After a performance, there was hardly any applauding unless it was a performer from your own school. I was shocked! It got so bad, when the hall was packed, that someone would dance their hearts out and hardly anyone clapped! I looked at my dancers and said “Clap!” And they did, which in turn started a few others off clapping. The same happened on the following day, Gabbi and I had red raw hands from clapping for dancers to try and compensate for the lack of applause from the audience.

Anyway, enough of my rant, back to the Rose Festival! After many rehearsals, trauma and stress, the day was finally here! The children were so excited and nervous! This was their first big performance. It was a beautiful evening, warm and packed full of people. The audience was so appreciative of the dancers and gave them all a huge round of applause. Such a difference from the event the month before in Plovdiv! Nothing quite as good as a home crowd! We had a break to change before our next section. The children were fantastic and received a huge applause and cheering from the audience.

And yet more, in September and October 2013, the dancers were part of more events and we held our second Christmas concert. I can’t believe how far the dancers and I have come in such a short time. The confidence that the children have now got, enthusiasm is so high and their dancing ability is improving all the time. Interacting with the children has helped my Bulgarian, helped me with my communication skills and is also helping the children with their English language. Some have even started going for lessons at local language schools.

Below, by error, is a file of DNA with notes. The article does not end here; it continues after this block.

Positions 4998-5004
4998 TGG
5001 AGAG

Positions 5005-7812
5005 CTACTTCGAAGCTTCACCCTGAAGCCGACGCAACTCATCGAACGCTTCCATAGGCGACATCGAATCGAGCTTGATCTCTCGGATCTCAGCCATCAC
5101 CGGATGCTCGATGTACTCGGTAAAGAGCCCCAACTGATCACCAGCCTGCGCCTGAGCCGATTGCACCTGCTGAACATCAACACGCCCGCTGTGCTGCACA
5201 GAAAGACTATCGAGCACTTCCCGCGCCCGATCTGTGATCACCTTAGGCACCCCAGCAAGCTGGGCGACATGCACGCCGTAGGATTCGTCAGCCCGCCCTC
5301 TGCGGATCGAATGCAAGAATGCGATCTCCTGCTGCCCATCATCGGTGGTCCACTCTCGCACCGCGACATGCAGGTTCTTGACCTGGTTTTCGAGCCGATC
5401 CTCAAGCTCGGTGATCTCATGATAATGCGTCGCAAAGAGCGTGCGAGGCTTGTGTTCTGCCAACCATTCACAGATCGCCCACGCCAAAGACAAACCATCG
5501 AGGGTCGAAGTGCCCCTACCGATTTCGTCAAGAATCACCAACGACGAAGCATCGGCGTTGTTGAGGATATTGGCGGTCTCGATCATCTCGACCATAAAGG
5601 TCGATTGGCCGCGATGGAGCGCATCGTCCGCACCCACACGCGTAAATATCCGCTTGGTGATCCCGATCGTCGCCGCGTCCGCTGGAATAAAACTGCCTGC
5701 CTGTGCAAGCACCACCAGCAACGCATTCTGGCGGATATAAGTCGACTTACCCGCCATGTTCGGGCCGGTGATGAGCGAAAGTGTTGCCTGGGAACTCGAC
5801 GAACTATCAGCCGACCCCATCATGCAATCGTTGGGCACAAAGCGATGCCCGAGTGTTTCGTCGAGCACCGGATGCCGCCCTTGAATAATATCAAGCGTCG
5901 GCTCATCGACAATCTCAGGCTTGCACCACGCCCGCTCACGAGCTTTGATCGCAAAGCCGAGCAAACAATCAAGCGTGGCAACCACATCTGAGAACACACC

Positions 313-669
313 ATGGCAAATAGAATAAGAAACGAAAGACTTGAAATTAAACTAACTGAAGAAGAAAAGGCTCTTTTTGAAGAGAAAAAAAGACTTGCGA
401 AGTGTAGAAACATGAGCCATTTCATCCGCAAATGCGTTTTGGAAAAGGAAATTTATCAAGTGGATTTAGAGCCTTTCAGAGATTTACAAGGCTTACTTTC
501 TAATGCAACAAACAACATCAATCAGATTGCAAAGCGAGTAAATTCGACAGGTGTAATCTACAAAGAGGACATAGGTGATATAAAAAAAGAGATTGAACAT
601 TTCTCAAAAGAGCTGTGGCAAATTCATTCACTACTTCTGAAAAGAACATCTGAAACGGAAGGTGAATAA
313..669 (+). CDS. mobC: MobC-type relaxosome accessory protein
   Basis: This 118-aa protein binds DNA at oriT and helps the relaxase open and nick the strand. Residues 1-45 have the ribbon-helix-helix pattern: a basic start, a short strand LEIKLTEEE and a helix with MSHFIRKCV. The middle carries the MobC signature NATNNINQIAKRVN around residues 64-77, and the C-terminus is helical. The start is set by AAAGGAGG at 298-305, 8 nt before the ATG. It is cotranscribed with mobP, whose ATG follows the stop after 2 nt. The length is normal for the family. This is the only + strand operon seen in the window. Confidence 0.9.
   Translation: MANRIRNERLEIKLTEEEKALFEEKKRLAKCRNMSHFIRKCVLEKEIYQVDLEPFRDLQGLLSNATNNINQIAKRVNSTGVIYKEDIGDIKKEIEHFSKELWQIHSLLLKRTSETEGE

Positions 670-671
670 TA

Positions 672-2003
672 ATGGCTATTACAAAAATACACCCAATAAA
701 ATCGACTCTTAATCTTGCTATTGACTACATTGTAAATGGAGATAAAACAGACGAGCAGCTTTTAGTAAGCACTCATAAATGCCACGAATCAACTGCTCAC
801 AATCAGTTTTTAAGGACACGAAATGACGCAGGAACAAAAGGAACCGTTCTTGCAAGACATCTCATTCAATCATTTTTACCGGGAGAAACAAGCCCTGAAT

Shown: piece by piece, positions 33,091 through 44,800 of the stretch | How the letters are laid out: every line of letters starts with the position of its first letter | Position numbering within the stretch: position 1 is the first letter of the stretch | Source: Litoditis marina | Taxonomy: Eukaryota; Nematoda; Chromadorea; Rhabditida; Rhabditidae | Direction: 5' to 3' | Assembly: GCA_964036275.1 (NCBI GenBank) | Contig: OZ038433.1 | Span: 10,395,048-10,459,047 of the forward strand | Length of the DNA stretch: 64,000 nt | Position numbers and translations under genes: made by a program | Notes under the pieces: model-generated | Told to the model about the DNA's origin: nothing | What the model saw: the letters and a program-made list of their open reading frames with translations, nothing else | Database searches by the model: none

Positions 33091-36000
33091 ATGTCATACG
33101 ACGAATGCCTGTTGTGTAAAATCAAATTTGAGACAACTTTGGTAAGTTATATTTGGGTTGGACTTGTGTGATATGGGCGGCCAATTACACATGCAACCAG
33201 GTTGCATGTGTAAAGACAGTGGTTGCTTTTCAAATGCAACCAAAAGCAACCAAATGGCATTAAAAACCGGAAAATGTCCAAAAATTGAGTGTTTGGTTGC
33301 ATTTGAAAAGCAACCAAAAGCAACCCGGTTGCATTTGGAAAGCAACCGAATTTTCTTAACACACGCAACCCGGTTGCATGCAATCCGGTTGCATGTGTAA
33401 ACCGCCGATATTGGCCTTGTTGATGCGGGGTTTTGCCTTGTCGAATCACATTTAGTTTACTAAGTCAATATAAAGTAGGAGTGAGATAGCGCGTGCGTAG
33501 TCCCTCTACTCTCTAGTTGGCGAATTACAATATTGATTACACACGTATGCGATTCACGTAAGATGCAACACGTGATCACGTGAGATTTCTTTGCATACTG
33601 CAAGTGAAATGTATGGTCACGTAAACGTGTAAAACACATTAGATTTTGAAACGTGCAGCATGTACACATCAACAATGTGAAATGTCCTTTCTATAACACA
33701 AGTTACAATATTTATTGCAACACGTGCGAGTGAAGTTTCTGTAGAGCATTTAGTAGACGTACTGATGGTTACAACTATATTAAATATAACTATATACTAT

In February this year, we found a bigger room for our dance studio; except for the pillar in the middle, it is perfect. We also have a changing room and mirrors! And we have the most fantastic event we have been asked to take part in. The opening of the main event of the Rose Festival 2014! I was so happy and nervous when asked, it is such a privilege to be asked and I am so incredibly proud of my dancers, because this is their achievement.

What does the future hold? One idea I have is to hold a charity night, showcasing local talent, a night of song and dance and raising money for a local need, child or adult.

When I first came to Bulgaria, never in my wildest dreams did I think I would be where I am now! Although it’s not always been a smooth ride, I am so grateful to be where I am now. And I feel that it can only get better. I have seen many changes in Bulgaria, over the 8 years I have been here, some good, some not good, if I didn’t think this country had a bright future, I wouldn’t be bringing my daughter up here. The people, the food, the countryside, the life, the charm, I love Bulgaria.